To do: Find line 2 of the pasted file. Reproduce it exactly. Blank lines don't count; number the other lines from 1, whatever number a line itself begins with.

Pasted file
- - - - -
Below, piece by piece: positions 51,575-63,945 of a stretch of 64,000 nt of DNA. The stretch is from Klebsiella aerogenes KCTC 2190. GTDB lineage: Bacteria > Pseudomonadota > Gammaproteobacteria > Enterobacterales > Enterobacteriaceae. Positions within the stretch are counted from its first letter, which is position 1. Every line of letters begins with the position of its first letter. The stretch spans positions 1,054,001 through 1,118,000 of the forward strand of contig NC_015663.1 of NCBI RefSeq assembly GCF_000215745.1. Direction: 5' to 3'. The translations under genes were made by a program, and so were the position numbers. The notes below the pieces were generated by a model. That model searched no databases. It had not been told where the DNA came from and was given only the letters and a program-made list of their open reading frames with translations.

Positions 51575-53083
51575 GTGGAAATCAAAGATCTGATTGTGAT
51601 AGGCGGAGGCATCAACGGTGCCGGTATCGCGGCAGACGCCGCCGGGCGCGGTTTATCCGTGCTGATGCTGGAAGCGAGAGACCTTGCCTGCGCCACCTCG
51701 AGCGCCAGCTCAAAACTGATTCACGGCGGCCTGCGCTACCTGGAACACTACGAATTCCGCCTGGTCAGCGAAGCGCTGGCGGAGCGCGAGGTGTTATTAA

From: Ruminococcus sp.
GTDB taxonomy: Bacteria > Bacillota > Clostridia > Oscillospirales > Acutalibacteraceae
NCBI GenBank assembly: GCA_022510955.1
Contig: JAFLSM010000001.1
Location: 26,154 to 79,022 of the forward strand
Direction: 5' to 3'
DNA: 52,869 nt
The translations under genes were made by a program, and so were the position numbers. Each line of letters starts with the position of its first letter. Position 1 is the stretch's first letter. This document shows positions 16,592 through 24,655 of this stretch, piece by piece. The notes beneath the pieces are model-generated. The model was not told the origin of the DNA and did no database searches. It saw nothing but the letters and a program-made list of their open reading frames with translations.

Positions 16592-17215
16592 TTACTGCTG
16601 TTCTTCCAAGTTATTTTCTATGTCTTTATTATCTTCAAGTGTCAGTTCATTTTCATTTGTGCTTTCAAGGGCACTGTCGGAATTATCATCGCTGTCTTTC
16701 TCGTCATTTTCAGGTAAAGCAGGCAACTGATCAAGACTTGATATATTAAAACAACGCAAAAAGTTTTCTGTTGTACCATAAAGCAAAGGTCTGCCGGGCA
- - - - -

Positions 51575-53083